There is a great misconception that once hay is “dry” and baled it is devoid of life. But hay is never completely dry; it’s full of microscopic life. If the hay is not dry enough, those life forms can cause major problems – heat damage and hay fires.

Research suggests that hay moisture content should be below 20% for small rectangular bales, 18% for round bales, and 16% for large rectangular bales to prevent heat damage.

These are still good rules of thumb, but also consider the effect that advances in bale package sizes and high-density baling systems have added to the heating problem. It’s more important than ever to bale at a safe moisture content.

But how can these microorganisms – mainly fungi species like Aspergillus and Fusarium, bacteria, and others that are ever-present in hay – cause growers so many problems?

They feed on available carbohydrates on the surface of forage plants and inside stems and leaves. This results in dry matter loss, reduces hay quality and also generates heat. Hay bale, stack and barn temperatures can get very hot. In extreme cases, bales can spontaneously combust. Even if the temperature does not reach these extremes, these microorganisms can form spores that give hay a moldy smell and convert ordinary plant compounds into potent mycotoxins.

Nearly all hay goes through a “sweat” the first few days after baling, when temperature rises. A University of Kentucky study of two alfalfa hay cuttings tracked bale temperature over time. The summer cutting, which was put up at 16% moisture, stayed relatively cool, even during higher average ambient air temperatures. However, the fall cutting was baled at 20% moisture, a little wet for round bales, and it spiked at over 140°F within just three days.

The heat generated when hay sweats is a side effect of the microorganisms consuming the most digestible portions of the forage, such as carbohydrates like sugar and starch. Consequently, a substantial portion of the hay could be consumed and lost during this process.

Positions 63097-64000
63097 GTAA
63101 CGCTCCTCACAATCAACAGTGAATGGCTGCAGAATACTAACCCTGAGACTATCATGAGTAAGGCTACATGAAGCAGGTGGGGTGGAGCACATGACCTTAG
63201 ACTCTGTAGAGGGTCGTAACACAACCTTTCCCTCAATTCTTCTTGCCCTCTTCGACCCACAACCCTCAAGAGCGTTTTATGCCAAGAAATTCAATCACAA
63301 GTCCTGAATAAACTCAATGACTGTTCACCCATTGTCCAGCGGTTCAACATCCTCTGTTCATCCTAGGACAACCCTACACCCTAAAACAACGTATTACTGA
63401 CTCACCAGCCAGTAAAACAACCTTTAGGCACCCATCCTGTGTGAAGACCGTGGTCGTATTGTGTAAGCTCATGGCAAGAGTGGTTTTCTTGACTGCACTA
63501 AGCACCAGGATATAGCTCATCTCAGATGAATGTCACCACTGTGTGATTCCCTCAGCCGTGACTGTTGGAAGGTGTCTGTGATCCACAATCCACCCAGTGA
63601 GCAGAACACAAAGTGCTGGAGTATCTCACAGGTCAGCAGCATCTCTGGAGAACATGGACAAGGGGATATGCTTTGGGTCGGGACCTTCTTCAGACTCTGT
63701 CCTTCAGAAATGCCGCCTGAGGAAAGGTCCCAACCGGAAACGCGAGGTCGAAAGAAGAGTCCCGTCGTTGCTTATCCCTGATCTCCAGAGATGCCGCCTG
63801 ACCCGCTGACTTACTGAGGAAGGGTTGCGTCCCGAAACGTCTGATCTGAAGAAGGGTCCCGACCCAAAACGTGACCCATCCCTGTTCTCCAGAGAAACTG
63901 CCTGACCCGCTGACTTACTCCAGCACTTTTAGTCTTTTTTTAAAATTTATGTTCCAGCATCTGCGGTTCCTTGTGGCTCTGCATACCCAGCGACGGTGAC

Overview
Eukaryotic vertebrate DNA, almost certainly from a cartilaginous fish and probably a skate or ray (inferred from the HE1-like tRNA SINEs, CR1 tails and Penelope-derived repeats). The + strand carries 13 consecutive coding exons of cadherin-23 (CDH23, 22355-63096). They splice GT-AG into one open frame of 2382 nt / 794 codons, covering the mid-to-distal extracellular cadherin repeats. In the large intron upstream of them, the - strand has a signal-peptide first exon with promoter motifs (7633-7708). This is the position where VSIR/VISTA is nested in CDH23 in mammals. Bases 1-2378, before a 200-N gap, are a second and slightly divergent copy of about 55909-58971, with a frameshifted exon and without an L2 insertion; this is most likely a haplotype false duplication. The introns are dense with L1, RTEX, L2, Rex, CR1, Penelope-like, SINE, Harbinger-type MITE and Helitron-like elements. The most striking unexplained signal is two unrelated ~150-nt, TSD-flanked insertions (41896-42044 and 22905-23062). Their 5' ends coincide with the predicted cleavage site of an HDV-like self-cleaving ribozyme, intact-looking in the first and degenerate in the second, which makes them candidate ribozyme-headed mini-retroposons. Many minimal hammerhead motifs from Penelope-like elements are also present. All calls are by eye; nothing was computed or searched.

For every 10°F increase in maximum temperature, nearly 2% of the dry matter (DM) of an alfalfa-orchardgrass hay would be lost during storage, according to research by Wayne Coblentz, USDA-U.S. Dairy Forage Research Center agronomist. He studied the impact that hay moisture and heating have on DM loss, hay quality and heat risk.

It is worth noting, though, that some forage species, including bermudagrass, have fewer readily available carbohydrates than others and may lose DM at a slower rate. Coblentz showed that bermudagrass hay would lose about 1.3% of DM for every 10°F increase in maximum temperature.

Since these losses are coming from the most digestible forms of energy in the forage, hay heating comes at the expense of digestibility and the concentration of energy in the forage.

Coblentz showed that the total digestible nutrients (TDN) of an alfalfa-orchardgrass hay lot can decrease by more than 2 percentage points and a bermudagrass hay by more than 1 percentage point for every 10°F increase in maximum temperature. In other words, a good alfalfa-orchardgrass hay crop that’s a little too wet when baled may have gone into the barn at 62% TDN, but it likely will come out with less than 56% if heated to 140°F or more.

I’ve focused on limiting the maximum temperature, but also be concerned about the amount of time that the hay spends with an elevated temperature. Hay growers should minimize the time their hay spends at even moderate temperatures.

As alluded to earlier, the effects of bale type, size and density, as well as other factors, contribute to the extent of hay heating. The amount of available carbohydrates in the forage crop, air circulation around and in the haystack, relative humidity in the storage area and the ambient temperature and humidity outside can each affect hay heating.

Each producer’s situation will be somewhat different because of equipment, storage technique and climatic differences. So, within the ranges provided in the accompanying graphic, hay growers should allow for the effect of these factors when deciding which target bale moistures are right for their farms.

Read more about moisture content:

Check Every Bale, Maintain Hay Quality

Natural Moisture Loss Protects Stover Bale Quality